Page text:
UK.gov forks out £250k to rescue EROTIC novelists and pals from PIRATES
And they're not even British smut-peddlers
A government tech quango has handed £250,000 of taxpayers' cash to a British firm which fights to keep erotic fiction, among other things, out of the hands of copyright pirates.
The Technology Strategy Board selected MUSO.com to receive a lucrative Smart Award in the hope it will use the cash to turn thieving internet scoundrels into paying consumers.
But the five firms which have issued the largest number of copyright takedown requests through MUSO.com are not even British.
Google lists the number of URL removal requests it receives from copyright holders in its Transparency Report. These takedown requests allow copyright holders to ask for the removal of links to pirated content, which could be hosted on sites like YouTube or as BitTorrent pages.
Google reveals that the top firm represented by MUSO.com is Eros International, an Indian film producer known for its Bollywood movies. It issued 128,566 takedown requests using the British firm's services.
In second place on MUSO.com's top five client list is Entertainment One, a Canadian entertainment group, followed by the Dutch publisher Meulenhoff Boekerij, a German heavy metal record label called Nuclear Blast and finally the Norwegian film distributor Nordisk Film. All in all, MUSO.com has asked for the removal of 1,103,474 links since May 2012.
Many erotic novelists have also asked the firm to save their purple prose from pirates.
The publishing house Romance Unbound, for example, is well represented on the takedown list. This is presumably due to the popularity of titles like Golden Boy, which is regarded as a classic in the gay bondage and sadomasochism (BDSM) genre, and its sequel, Golden Man.
Cherise Sinclair, who describes herself as a writer of "emotional, erotic romance with a touch of BDSM" has filed more than 1,000 takedown requests, alongside Nina Bangs, author of paranormal erotica novels like One Bite Stand, and writer of other "romance with a bite" books starring vampires, who has asked MUSO.com to scrub just over 400 URLs.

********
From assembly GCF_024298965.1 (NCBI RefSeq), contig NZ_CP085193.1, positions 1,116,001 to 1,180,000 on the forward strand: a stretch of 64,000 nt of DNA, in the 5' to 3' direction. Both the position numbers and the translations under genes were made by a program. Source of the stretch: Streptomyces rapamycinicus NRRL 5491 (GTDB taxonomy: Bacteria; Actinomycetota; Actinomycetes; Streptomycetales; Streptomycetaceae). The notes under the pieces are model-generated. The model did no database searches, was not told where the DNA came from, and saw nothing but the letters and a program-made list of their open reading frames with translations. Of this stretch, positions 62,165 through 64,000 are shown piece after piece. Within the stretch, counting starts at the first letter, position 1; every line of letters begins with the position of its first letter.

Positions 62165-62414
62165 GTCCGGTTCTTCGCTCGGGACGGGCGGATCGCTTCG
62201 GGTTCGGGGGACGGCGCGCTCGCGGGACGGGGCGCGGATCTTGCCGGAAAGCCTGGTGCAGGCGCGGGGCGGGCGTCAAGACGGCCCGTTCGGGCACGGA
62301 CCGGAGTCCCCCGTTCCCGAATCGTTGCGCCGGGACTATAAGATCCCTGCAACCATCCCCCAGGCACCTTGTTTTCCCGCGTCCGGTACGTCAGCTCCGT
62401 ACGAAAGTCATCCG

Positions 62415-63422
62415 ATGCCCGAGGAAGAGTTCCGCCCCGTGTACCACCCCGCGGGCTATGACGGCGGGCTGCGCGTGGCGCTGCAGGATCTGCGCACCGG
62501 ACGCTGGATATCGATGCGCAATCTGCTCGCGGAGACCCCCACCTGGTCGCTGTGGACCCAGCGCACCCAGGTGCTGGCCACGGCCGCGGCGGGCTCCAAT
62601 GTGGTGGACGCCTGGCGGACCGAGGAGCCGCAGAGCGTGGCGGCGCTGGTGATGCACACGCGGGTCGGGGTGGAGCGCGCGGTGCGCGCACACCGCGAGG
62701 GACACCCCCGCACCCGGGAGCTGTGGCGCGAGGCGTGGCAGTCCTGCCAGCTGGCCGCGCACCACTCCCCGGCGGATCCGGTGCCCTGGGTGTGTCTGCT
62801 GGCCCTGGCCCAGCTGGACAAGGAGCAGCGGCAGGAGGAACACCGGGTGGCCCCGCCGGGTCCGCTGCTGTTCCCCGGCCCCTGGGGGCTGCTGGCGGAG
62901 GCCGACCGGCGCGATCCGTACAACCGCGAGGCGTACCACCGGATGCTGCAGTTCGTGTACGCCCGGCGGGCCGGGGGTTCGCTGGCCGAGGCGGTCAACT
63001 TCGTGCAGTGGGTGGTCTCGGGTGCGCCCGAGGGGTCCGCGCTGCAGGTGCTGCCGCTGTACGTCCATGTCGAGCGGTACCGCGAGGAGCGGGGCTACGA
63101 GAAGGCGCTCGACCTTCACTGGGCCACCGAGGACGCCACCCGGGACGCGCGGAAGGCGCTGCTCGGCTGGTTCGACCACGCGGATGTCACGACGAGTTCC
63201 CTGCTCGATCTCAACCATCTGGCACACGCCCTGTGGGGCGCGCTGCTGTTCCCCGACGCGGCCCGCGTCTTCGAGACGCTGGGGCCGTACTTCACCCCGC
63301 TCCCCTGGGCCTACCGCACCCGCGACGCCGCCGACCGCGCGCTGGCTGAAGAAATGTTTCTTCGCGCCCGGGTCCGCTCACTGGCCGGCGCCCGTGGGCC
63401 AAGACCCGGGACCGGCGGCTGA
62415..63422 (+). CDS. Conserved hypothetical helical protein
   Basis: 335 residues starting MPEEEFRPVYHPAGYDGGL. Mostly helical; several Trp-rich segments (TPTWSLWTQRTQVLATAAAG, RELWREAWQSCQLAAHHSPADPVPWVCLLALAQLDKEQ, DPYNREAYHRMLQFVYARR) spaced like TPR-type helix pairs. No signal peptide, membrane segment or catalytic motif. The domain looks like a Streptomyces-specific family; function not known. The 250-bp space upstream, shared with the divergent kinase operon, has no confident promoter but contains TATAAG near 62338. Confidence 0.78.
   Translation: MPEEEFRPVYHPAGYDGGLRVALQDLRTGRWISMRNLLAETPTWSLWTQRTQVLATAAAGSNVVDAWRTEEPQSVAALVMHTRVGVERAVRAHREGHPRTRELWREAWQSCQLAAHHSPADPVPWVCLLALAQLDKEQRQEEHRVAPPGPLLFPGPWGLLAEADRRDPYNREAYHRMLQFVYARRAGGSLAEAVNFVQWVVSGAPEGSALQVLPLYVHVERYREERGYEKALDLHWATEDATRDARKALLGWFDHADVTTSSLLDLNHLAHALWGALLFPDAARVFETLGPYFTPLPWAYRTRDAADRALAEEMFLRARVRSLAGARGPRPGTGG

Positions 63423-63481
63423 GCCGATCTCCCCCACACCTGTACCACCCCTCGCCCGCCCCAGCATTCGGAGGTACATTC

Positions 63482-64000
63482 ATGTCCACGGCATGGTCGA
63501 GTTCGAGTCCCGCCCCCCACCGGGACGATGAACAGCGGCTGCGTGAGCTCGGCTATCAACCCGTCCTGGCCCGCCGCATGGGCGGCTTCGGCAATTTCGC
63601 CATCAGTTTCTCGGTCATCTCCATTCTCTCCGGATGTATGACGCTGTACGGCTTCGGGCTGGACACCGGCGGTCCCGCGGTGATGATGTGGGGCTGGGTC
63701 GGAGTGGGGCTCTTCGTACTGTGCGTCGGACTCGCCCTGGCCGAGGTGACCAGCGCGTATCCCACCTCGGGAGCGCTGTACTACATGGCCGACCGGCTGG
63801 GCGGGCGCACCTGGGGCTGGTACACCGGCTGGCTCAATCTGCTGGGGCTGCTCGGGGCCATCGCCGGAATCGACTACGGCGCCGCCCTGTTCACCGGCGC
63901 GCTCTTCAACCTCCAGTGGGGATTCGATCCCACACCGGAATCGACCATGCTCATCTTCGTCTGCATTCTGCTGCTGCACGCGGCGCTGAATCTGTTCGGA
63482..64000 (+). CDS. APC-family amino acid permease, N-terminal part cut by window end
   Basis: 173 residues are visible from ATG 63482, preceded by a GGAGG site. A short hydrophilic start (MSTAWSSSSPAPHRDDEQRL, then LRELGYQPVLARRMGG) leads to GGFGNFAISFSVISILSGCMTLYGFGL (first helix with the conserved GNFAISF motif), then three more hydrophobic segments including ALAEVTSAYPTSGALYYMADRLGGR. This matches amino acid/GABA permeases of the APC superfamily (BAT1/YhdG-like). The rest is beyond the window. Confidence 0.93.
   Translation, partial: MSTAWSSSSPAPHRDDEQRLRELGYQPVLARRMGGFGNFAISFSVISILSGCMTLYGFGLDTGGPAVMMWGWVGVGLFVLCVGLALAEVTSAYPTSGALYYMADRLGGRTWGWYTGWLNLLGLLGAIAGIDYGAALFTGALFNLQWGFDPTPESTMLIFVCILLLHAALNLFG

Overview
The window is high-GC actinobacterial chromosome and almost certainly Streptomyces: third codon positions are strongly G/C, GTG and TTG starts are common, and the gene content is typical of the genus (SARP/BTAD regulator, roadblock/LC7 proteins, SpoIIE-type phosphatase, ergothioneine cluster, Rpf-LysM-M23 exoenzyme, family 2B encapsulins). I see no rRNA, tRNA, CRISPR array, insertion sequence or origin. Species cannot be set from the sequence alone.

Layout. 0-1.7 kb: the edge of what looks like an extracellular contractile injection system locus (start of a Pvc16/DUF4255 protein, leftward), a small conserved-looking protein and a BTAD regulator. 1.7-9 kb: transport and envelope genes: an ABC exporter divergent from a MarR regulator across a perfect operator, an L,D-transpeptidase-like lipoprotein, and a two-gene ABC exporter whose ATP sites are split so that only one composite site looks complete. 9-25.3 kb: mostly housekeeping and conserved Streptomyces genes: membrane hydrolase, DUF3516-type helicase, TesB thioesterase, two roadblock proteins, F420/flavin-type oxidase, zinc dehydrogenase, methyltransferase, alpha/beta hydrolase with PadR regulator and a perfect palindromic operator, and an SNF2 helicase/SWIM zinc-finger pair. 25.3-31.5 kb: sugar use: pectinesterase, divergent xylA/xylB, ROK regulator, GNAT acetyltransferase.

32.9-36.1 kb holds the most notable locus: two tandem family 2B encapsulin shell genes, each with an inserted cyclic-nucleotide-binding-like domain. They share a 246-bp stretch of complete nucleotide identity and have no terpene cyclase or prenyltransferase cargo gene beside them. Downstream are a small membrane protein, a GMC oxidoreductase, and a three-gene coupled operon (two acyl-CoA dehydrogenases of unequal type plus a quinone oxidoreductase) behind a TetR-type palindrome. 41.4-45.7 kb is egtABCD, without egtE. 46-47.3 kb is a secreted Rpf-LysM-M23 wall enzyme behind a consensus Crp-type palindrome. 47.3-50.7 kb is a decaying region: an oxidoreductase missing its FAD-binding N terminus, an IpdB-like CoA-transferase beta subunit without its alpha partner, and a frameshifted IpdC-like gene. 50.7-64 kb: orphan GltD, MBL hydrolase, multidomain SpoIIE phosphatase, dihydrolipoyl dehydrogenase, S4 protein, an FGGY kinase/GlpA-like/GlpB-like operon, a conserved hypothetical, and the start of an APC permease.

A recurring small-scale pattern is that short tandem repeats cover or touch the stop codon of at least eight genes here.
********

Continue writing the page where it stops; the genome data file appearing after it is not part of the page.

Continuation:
The Viking porn genre has also been protected from pirates, with Gina Conkle, writer of The Vikings Storm Down Under, using MUSO to ask Google to delete links to it.
Chris Elkins, head of film services and co-founder of MUSO.com, told The Register that the presence of relatively small-time writers on the takedown list was due to a recently devised DIY scheme. He claimed this is is the world's only system which allows smaller rights-holders to file their own takedown requests, which MUSO.com automatically sends to Google.
"Most of our clients are film companies from the UK and US," Elkins said. "In fact, 80 per cent of our clients are UK or European. The erotic novelists must have been using our prepay quick start scheme, which is designed for small rights-holders. It's not just erotic authors who use this, but sci-fi writers, horror authors or anyone penning any other genre you can name.
"MUSO.com is the the only company in the world to provide that solution, which is also used by small record labels and independent film producers,” added Elkins.
“We are very forward-thinking and try to understand the behaviour of pirate content consumers and then feed this knowledge back into our tech. Our R&D work builds on that and tries to adopt anti-piracy tactics that aren't just about suing people or being heavy-handed, but using tech in a creative, constructive way." ®